No news is good news: Why I stopped watching TV news 256



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I stopped watching the TV news a few weeks ago and I feel like a great weight has been lifted off my shoulders. I took this decision because the following has become the typical half hour news bulletin on all channels:

Death/Violent assault (stupid people doing stupid things)

Politics (corruption, incompetence & stupidity)

Natural disaster (hopefully in Australia)

Terrorist attack (higher if in a western country, lower or not reported if in a third world country)

Female celebrity wears dress on red carpet

Economic bad news (except for rich people and corporations)

Sports (mainly drug scandals)

Weather (always worse than the average)

A cow, horse or dog being rescued from a muddy ditch (or elephant if no local footage)

All of these ‘events’ are reported with breathless excitement, sensationalised and exaggerated beyond recognition. A murder results in ‘a city in shock’, and neighbours ‘coming to terms’ with the crime. And there is always a neighbour who describes the axe murderer who butchered several people as, ‘such a nice, quiet man’. (I suspect TV channels carry stock footage of such people especially for these occasions)

Reporting of natural disasters always begins with, ‘hundreds are feared dead’, and often ends with, ‘no casualties have been reported’. Reporters are shipped to the scene of an impending cyclone so they can hamper rescue personnel by standing in the street with umbrellas turned inside out by the not-really-strong-enough wind in front of a fallen tree branch, while back in the studio the disappointment is palpable.

A deranged criminal who holds up a few people in a café results in, ‘a city under siege’ and the claim that, ‘Sydney is in lockdown’.

The manipulation of the news is also astounding. The ‘Ebola crisis’, which heralded the end of the world a short time ago, no longer makes it to a bulletin, even when someone local is suspected of having the disease. Phew! The world must be safe.

We even have newsreaders interviewing reporters, who repeat the story they just told us!

And so it goes on, each report padded with hyperbole, unnecessary repetition and breathless excitement. This has been a staple of the commercial channels for some time, but now even the ABC, which could until recently be counted on to report the news, now can’t mention a storm without calling it ‘savage’ or ‘deadly’, or beginning a report on the death of a well-known citizen with, ‘a town is in mourning tonight’, despite the probability that half the people there have never heard of the person or are celebrating his or her death.

In other words, the TV news has become reverse entertainment, in that it is designed to leave you scared and depressed instead of enlightened and informed.

Newspapers are not much better, so I get my news from the internet now, where there are still news sites that actually report and inform without sensation. They provide useful information, and articles are written by journalists with insight and intelligence. Yes, these people still exist if you invest a little time finding them in the out-of-the-way online publications to which they have been driven.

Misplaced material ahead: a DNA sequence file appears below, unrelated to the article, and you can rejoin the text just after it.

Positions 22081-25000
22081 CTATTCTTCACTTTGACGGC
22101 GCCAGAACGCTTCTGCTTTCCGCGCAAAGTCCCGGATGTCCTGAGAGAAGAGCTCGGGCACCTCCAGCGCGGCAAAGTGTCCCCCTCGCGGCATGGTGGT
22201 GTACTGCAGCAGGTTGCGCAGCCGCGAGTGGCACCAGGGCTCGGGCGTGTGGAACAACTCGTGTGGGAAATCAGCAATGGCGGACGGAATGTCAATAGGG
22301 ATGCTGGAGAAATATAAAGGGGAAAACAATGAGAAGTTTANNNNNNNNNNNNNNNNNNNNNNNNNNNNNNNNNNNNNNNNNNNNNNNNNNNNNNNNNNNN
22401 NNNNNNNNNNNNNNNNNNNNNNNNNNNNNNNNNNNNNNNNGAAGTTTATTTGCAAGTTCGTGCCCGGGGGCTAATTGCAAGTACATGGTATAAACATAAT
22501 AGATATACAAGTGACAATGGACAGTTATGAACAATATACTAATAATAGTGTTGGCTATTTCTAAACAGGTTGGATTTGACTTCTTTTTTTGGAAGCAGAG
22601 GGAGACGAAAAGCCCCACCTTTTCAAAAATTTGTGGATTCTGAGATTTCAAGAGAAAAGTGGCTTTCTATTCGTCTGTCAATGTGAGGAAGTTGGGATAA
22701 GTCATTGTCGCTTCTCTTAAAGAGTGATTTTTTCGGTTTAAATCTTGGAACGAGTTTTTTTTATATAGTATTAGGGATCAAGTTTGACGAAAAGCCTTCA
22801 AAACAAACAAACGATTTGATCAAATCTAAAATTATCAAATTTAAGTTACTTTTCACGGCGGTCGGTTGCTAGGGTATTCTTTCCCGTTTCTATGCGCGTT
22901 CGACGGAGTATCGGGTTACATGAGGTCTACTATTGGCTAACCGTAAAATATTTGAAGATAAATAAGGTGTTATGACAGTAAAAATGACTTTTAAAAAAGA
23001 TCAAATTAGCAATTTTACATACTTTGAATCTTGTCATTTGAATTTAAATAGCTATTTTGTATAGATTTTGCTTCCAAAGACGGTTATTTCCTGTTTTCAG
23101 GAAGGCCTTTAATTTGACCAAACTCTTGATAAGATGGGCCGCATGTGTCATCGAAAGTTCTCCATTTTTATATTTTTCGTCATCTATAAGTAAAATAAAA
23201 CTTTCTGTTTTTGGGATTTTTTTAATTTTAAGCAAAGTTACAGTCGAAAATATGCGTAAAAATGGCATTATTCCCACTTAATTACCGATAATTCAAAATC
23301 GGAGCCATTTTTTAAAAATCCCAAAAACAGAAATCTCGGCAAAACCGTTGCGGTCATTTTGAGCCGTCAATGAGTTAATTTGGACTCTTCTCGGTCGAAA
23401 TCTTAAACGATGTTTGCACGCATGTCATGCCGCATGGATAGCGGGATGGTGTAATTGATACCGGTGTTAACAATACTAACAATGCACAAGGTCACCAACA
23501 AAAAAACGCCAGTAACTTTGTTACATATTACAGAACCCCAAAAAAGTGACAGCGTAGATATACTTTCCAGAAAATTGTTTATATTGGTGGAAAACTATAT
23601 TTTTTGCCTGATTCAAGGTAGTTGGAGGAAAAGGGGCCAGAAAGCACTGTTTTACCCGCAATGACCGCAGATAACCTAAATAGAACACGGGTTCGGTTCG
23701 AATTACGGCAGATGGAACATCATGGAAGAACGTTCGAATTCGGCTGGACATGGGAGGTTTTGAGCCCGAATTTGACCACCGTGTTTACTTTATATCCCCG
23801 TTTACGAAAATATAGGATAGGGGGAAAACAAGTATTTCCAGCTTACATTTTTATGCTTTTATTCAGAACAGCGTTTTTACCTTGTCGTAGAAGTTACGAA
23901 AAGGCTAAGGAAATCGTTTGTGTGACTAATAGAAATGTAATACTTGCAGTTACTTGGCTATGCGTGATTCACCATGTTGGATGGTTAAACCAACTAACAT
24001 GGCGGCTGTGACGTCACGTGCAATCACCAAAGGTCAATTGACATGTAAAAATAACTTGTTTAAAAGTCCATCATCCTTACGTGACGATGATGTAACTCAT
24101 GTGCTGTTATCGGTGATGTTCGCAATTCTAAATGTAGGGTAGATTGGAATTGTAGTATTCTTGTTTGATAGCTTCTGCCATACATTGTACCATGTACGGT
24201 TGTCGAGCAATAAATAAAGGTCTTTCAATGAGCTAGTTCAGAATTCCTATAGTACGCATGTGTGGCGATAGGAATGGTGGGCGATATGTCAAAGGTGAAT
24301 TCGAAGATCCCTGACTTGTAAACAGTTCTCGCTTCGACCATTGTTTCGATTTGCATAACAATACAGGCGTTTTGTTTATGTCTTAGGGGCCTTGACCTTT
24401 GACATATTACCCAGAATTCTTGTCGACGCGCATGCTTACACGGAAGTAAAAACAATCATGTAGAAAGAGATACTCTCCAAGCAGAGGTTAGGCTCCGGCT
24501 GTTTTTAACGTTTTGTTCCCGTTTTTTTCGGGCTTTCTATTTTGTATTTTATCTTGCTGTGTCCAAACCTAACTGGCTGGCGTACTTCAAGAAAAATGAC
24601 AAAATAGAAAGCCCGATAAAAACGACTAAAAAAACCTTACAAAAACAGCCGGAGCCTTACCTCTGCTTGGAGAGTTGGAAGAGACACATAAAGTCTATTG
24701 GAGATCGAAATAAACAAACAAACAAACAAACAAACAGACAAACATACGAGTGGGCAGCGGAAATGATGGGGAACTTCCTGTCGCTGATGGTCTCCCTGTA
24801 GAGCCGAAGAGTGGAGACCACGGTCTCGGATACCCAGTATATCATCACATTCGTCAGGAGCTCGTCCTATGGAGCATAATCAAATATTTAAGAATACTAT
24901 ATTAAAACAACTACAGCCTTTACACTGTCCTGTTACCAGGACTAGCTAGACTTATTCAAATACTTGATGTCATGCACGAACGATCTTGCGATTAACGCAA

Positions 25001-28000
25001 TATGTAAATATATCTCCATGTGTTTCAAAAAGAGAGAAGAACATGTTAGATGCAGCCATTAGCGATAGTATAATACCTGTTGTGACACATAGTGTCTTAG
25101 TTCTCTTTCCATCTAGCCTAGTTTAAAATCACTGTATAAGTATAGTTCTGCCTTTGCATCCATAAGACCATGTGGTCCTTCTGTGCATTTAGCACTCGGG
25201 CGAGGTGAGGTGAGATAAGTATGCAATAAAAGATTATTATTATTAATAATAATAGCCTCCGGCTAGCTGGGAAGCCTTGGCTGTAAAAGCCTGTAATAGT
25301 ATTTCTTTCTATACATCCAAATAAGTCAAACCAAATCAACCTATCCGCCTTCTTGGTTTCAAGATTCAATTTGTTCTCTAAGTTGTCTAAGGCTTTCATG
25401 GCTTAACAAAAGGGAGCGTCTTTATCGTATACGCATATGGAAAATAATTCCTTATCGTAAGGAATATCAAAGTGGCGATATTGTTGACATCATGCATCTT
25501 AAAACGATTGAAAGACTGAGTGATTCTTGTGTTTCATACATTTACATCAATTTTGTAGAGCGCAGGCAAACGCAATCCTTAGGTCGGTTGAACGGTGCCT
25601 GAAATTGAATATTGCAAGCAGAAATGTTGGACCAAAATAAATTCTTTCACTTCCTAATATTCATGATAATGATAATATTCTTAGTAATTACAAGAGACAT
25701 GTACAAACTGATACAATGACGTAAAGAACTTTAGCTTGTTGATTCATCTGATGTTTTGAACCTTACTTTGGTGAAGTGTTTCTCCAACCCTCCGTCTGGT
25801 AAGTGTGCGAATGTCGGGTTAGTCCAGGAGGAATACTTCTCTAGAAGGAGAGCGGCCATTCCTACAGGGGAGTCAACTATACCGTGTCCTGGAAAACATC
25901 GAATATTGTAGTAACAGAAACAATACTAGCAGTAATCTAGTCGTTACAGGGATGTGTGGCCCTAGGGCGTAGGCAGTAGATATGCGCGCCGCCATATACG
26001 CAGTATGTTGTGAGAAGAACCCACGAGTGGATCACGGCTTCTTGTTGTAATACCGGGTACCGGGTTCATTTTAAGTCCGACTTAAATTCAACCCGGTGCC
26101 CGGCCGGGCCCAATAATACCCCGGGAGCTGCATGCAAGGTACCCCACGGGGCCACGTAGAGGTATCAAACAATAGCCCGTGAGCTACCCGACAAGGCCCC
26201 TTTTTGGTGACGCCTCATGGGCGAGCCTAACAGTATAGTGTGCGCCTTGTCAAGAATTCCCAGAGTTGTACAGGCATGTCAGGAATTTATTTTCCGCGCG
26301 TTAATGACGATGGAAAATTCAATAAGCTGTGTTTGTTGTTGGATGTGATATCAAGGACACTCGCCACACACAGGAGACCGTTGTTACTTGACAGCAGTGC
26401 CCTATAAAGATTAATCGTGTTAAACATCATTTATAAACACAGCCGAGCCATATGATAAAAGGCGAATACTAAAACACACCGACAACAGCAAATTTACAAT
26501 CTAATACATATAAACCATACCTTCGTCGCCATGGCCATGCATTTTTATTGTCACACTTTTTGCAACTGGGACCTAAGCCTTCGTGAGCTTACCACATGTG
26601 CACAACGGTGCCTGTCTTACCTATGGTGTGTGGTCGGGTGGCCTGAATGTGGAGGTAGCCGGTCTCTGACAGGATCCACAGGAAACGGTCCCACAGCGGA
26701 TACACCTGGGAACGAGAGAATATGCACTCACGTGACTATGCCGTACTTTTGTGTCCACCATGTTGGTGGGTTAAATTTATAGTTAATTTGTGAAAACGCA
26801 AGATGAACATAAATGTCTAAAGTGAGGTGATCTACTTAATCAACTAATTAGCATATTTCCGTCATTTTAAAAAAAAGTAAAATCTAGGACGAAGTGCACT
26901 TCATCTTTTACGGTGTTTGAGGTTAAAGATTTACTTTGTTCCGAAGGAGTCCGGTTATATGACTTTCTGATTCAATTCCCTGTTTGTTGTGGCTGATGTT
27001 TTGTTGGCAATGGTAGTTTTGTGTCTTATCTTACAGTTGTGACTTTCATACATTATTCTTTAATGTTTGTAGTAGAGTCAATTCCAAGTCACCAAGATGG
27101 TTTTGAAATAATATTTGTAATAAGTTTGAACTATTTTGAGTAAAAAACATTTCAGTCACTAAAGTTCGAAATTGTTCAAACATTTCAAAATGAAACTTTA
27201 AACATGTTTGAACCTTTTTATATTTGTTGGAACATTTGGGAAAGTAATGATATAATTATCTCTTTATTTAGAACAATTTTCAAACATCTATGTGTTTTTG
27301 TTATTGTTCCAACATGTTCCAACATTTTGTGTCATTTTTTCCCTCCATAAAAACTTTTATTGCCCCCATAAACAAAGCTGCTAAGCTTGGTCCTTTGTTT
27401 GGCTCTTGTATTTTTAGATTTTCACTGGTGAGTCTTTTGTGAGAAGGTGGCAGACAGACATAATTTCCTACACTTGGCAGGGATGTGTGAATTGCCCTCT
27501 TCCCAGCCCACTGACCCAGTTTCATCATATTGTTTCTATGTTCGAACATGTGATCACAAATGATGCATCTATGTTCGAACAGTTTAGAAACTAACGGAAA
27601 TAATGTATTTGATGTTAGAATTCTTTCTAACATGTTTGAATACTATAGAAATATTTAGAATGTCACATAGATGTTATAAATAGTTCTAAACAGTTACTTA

In my new No-TV-News world, things look brighter. We are not on the verge of extinction, terrorists are not taking over the world, climate change is being addressed on a global scale, compassionate countries are helping refugees, murder and mayhem are not rampant and, to the intense disappointment of TV news producers, I feel positive about our future.

Report that!


Do you watch news on the TV? Do you think there is still quality reporting? Or do you agree with Steven?

Steven Harrison

Steve Harrison lives in Sydney with his wife and daughter and is the author of TimeStorm, an epic action adventure, time travel, historical romance novel (he sends his apologies to any missed genres). He also makes short films under his Pronunciation Fillums partnership. Steve's website is at

  1. After I stopped swimming practice 6 times a week I gained 31 pounds in 2 years. Bad in 2015 I already dropped 23 pounds quickly by following the method that site WEIGHTLOSS33 .COM

  2. I enjoy watching news on Tv

    2 REPLY
    • My husband is the same Percy. He’s reading the local paper and has the TV going. We watch the same news about 5 times, from 5 different stations with 5 different estimations of the people killed, maimed, at a protest rally or at a drunken party. I discovered the reason for the wildly differing estimations in numbers. Journalism is the only university subject without a maths component.

      1 REPLY
      • Love your comment Leone,” Journalism is the only university subject without a maths component.” I have said for a few years now the news is all in 3D – Death, Destruction and Disaster. A good news channel would be a pleasant change.

    • Leone so true! I watch the headlines then change channels. Too much sensationalism, chaos and misery. These days they make a story out of nothing. Won’t waste my time in this way.

  3. No news is good news these days. I find it way to stressful to see the dreadful things going on knowing there is absolutely nothing I can do about it. Ostrich time for me.

    3 REPLY
  4. Add the lucky survivors who are always described as heroes, and Australian Icons to describe just about anybody well known.

  5. Nothing for over two years when I moved house & decided not to waste any more time. Have to also be very choosy with the radio and just go online for news. Definitely a life improvement ☺

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